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Monday, July 16, 2018

Numbers up,3 NDA squadrons live in porta-cabins

There is a tradition of Generals,Admirals and Air Chiefs swearing by Kilo,Lima,Charlie,Delta or the other squadrons they belonged to during their days at the National Defence Academy.

Written by Pranav Kulkarni | Published: March 31, 2013 1:38:09 am

There is a tradition of Generals,Admirals and Air Chiefs swearing by Kilo,Lima,Charlie,Delta or the other squadrons they belonged to during their days at the National Defence Academy (NDA).

Today officer shortage backed by bureaucratic delays and reasons unknown,gentlemen cadets belonging to three newly raised squadrons,Panthers,Quebec and Romeo,may not recall their squadrons with so much fondness. They are forced to stay in plastic porta-cabins.

The increase in cadet strength at NDA was prompted by shortage of officers in the Indian Armed forces. The academy breached the 2000-cadet mark in May 2011 from 1,800. Today,the total number of cadets is over 2,100.

The squadron strength was raised to 18 from 15. While the 16th squadron,Panthers,was raised in 2010,17th squadron Quebec and 18th squadron Romeo were raised in 2011-12.

But three years after the NDA created the 16th squadron not a brick to house them has moved on ground zero.

In fact,even the ad-hoc arrangement,porta-cabins as they call it,were inaugurated by former Army Chief General V K Singh in March last year.

“While the Panther squadron will be part of the fourth Battalion,Quebec and Romeo squadrons will be part of the newly created fifth Battalion. The NDA was initially established to accommodate and train 1,500 cadets. The Academy presently trains more than 2,000 cadets including 68 from friendly countries. With the increase in cadets,and a further rise expected,a need was felt to reorganize the squadrons. This has been done to improve command and control,provide for close supervision of training and better administration,” NDA had said after V K Singh’s visit.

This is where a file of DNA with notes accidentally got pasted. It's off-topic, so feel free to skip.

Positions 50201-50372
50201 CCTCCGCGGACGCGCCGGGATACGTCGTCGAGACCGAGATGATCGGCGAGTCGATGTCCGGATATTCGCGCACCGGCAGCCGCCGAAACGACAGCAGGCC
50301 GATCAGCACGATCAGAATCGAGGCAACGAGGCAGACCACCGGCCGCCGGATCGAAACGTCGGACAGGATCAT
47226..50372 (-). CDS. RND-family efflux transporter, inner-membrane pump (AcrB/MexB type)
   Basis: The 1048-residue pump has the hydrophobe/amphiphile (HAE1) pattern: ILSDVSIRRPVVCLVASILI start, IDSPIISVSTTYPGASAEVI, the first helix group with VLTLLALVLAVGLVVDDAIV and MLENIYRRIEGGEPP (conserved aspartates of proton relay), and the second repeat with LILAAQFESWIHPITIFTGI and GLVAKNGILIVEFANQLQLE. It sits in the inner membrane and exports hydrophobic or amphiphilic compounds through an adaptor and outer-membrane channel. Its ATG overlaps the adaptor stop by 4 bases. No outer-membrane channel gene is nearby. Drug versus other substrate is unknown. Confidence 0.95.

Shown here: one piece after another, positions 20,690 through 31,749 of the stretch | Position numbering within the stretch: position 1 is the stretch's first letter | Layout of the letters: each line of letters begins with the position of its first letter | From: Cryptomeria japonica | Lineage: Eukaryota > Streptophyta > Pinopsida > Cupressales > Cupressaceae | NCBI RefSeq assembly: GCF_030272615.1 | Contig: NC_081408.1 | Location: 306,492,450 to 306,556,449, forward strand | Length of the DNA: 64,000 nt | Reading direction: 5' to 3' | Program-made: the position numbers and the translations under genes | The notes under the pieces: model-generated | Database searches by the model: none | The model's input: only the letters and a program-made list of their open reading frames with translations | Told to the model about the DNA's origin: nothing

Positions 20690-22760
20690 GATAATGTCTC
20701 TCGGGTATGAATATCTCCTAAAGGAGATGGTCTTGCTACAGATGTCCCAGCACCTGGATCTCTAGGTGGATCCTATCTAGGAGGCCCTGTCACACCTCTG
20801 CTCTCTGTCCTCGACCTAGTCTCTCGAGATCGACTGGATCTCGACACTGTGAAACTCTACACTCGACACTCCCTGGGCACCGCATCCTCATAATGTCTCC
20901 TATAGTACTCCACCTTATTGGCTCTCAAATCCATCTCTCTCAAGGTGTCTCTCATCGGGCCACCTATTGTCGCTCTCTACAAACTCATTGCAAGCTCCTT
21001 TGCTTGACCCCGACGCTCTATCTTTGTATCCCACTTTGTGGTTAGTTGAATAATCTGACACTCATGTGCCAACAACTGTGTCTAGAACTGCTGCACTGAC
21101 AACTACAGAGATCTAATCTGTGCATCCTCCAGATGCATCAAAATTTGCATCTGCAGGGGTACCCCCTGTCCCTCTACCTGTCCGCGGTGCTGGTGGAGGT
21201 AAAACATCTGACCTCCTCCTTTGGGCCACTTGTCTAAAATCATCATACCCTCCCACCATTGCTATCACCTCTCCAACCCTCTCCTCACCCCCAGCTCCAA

The first mention of creation of 16th squadron was in the Ministry of Defence (MoD) annual report of 2010-11. “The government has accorded ‘in principle’ approval for raising the 16th squadron at National Defence Academy,Khadakwasla,which is likely to be completed by June 2013. The additional intake of 120 cadets will assist in overcoming shortage of officers in the Armed Forces,” the report said.

And while the June 2013 deadline set by the report is nearing,the academy has just disclosed the requirements for constructions needed for the 16th squadron at a cost of Rs 1.55 crore with no mention of the 17th and 18th squadrons.

Another example of the chasm between planning on paper and ground reality is evident from the fact that when the academy strength has gone up to 2,100 cadets,the most recent report of the Standing Committee on Defence tabled in Parliament in August last year still spoke of accommodating only 1,920 cadets.

“Sanction for the 16th squadron at NDA has already been accorded. This has enhanced capacity of NDA from 1,800 cadets to 1,920. A proposal for raising the 5th Battalion at NDA with 4 new squadrons is under consideration,” it said thus highlighting the much evident gap between planning and execution. Permanent accommodation for about 360 cadets is thus not visible in near future.

“At the NDA cadets’ squadrons are a tradition and whether a Hunter or a Mike squadron wins cross country or bags a President’s banner is followed by officers across the three services with great enthusiasm. The walls of a squadron are occupied by proud displays of historic achievements of its meritorious alumni and the squadron spirit is what drive cadets,besides the spirit of camaraderie and jointmanship,the very basis of foundation of this tri-services academy. I am not sure if porta-cabins instill that kind of camaraderie,” a former NDA physical training officer said.

Another retired general who visited the academy recently said,“I felt like crying. The academy looked better in 1960 when we had lesser funds. Despite no shortage of funds,this is the condition of the NDA.”

The NDA refused to reply to a detailed questionnaire sent by this paper.

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